Hey, Jeff. First of all, welcome to the Top 5 of Here Be Monsters. Let's look at what you've given us:

Despoiler's a solid name, leading me to expect some sort of creature that despoils things. Your description creates an interesting visual—I'm curious what's up with the tubes and want to read on—but does assume some action. What if the PCs come across this creature while it's sleeping?

Your write-up is interesting and tells me how to use these things as a GM. I do think it maybe focuses a little too much on another creature type as its primary prey (the PCs typically aren't going to be fey), which always gives me a little pause, but I think you did a good job making it clear how a GM could use them in relation to a story involving the PCs.

The stat block looks pretty good—a couple minor errors I noticed (hyphen instead of an en-dash in the AC line and cleansing weakness should be under weaknesses, not SQ). I like your organization name (though oddly, like another Top 5, it goes straight from solitary to the organization without passing "pair," which is unusual).

Let's look at your special abilities:

Weaknesses are fun to include in monsters, and a sometimes overlooked option. They give players chances to bring different tactics to a fight, which is always good.

The disease is OK, but I think they tend to me to feel a little more generic than some other options. This has the kicker of transforming slain fey, but that's not something that's really going to affect most PCs. Maybe if it included sorcerers with the fey bloodline or gnomes it might hit home a little more.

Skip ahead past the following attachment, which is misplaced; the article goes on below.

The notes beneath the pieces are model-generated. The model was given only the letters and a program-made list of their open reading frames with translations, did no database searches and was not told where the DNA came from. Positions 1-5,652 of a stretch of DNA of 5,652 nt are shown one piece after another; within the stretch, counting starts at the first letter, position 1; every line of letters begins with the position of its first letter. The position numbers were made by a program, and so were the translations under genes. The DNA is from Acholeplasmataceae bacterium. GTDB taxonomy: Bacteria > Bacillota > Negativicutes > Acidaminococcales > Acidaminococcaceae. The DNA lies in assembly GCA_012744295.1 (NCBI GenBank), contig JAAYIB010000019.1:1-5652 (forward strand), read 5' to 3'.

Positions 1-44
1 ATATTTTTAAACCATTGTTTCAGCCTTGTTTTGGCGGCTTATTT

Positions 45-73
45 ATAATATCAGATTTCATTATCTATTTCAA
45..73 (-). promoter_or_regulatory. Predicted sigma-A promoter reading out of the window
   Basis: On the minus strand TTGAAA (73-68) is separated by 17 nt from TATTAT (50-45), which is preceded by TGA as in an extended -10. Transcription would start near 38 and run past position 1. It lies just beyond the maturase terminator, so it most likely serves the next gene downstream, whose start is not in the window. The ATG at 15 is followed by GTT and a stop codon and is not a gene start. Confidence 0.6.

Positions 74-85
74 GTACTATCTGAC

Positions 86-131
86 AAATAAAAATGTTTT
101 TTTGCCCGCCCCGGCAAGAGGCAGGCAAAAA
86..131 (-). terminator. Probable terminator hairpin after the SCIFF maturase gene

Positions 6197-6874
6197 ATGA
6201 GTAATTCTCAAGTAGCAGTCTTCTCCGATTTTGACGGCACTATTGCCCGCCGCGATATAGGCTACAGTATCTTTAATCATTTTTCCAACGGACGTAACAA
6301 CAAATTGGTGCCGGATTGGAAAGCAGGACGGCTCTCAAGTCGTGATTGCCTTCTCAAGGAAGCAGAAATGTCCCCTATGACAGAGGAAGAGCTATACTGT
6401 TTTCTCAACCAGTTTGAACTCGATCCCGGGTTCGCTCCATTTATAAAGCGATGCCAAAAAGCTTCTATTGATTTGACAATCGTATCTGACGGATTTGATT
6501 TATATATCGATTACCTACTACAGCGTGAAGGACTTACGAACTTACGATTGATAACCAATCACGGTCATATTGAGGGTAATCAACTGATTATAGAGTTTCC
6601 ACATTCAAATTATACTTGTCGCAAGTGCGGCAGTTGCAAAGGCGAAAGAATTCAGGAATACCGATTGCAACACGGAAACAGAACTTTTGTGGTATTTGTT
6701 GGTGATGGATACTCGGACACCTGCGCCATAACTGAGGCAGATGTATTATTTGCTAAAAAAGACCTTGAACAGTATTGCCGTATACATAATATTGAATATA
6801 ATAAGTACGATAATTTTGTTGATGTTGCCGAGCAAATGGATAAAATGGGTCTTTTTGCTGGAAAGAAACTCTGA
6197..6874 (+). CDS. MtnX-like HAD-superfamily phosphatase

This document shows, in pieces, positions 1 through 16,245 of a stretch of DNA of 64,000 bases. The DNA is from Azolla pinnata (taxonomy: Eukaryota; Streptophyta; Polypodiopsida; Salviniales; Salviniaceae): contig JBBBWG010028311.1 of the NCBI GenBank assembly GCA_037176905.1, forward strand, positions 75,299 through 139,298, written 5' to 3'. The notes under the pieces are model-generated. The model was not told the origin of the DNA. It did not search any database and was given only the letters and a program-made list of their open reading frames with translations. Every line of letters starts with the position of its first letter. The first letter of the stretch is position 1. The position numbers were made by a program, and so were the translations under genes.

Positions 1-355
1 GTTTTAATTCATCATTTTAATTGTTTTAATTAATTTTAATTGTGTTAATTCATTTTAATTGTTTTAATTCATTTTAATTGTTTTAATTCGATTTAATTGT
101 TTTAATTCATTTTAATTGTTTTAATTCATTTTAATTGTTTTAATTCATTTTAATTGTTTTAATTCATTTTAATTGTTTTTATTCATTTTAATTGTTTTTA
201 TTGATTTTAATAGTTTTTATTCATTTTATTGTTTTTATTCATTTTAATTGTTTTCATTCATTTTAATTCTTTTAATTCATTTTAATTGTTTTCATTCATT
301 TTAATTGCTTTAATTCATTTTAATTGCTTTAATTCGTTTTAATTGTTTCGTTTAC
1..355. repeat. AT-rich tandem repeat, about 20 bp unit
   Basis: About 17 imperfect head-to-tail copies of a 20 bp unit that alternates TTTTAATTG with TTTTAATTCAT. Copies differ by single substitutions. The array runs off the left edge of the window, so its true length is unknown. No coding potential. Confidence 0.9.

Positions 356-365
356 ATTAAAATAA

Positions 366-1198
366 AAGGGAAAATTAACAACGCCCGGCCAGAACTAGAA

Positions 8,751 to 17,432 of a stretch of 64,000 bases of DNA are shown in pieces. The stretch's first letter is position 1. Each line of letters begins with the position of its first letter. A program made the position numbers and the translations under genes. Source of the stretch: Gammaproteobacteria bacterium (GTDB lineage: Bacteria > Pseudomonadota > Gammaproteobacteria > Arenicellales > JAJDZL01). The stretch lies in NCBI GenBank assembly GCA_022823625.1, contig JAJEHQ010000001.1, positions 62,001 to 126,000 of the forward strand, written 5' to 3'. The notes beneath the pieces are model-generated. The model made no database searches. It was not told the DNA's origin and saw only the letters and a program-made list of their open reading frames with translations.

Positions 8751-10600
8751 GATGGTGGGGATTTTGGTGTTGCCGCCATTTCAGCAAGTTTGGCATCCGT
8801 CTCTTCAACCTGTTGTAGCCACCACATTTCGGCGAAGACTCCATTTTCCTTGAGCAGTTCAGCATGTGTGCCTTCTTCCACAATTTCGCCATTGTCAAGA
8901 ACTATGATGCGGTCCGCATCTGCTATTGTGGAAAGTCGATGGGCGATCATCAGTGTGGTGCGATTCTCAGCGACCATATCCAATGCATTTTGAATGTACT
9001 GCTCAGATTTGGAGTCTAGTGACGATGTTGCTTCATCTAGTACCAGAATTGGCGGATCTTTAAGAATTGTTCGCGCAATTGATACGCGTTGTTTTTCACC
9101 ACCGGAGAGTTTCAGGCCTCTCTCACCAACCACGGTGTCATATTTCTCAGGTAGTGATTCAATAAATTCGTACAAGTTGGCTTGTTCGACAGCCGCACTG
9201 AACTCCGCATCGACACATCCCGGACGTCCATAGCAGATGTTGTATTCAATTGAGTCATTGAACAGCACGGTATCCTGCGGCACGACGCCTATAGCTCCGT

Smog cloud feels like a little more fun, though still perhaps not pushing the envelope quite as much as possible.

All in all, good job, and I'm curious to see what the voters will have to say.
Mike Welham: 
Welcome to the top 5, Jeff! The despoiler provides an evocative description of the effects of pollution on primal areas and ties it nicely to fey. The disease has a story-driven aspect (why are all the fey dying off and where are all these boilborns coming from?), but it is not a purely story-driven effect since it has an impact on non-fey characters, who would form the typical adventuring party. Cleansing weakness and smog cloud nicely fit the monster’s theme.

The stat block is pretty clean (there were a couple of places missing punctuation, but nothing egregious). I would like to have seen cleansing weakness an actual weakness rather than a special quality. The stinking cloud effect for its smog cloud ability seems too conservative at 1/day and 5 rounds. The duration should be longer or it should upgrade to cloudkill, which would not be insta-death for most PCs encountering this.

Overall, I found this to be a cool anti-fey monster, but one that threatens non-fey PCs as well. Good luck in the voting!

Joe Kondrak:
Congratulations on making into the finals! Getting picked by Mikko, Jacob, and Mike tells me you’ve done a good job, even before I read your monster. I’ll do my best to provide constructive feedback and commentary regarding various aspects of your design such as the descriptive text, formatting, rules-language, and anything else that comes to mind. Regarding stats, I’ll weigh in on their adherence to the monster statistics by CR table, but I won’t get as detailed as checking math or counting skill points and feats and such.

The descriptive text includes some good visuals (beady black eyes, walks on knuckles, smog pouring out from tubes), but I’d like a little more info regarding how its body looks (fur, skin, color?). The first sentence is a little long and winding—breaking it up with a comma or using two sentences might help it flow a little better. Saying “It roars” assumes action, which is best to avoid, since a gm may have other actions in mind when the monster appears.

Regarding stats for its CR, it’s right in line with the monster statistics by CR table. The attack bonus and damage are on the high end, but that fits with its “hulking” stature.